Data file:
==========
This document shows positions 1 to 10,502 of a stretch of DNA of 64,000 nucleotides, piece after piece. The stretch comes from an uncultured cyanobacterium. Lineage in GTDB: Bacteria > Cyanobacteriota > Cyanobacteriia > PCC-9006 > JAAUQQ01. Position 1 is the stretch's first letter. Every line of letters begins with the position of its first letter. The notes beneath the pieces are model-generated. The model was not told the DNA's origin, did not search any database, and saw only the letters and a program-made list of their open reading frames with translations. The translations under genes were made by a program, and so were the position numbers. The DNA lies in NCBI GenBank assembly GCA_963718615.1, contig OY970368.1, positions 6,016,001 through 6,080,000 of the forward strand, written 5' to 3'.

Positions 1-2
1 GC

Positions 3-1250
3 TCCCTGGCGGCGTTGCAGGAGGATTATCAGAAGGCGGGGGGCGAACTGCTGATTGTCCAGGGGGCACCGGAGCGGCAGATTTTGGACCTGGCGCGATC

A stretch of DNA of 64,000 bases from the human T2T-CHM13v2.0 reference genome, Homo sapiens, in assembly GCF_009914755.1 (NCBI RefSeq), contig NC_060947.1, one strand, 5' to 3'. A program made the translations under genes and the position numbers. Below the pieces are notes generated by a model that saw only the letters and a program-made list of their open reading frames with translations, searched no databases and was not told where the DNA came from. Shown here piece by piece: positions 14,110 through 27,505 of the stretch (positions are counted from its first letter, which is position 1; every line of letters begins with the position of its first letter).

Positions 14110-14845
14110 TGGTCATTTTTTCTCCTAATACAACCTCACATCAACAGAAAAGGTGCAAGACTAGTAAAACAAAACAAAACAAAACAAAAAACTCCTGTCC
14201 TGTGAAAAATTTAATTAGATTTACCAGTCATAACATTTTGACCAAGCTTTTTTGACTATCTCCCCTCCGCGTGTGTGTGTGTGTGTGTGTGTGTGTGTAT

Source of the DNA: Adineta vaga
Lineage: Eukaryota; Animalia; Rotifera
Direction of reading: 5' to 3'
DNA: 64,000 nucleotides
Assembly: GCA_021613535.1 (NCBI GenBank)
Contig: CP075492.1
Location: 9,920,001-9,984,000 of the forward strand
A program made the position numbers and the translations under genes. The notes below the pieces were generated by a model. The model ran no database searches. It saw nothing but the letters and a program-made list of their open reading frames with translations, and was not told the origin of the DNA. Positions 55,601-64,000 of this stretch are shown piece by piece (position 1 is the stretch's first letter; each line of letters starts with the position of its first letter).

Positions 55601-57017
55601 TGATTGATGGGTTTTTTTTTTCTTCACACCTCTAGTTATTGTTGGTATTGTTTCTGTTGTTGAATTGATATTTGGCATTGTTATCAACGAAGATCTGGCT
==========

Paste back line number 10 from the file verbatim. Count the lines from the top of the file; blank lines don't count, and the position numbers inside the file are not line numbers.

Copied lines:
Source of the DNA: Adineta vaga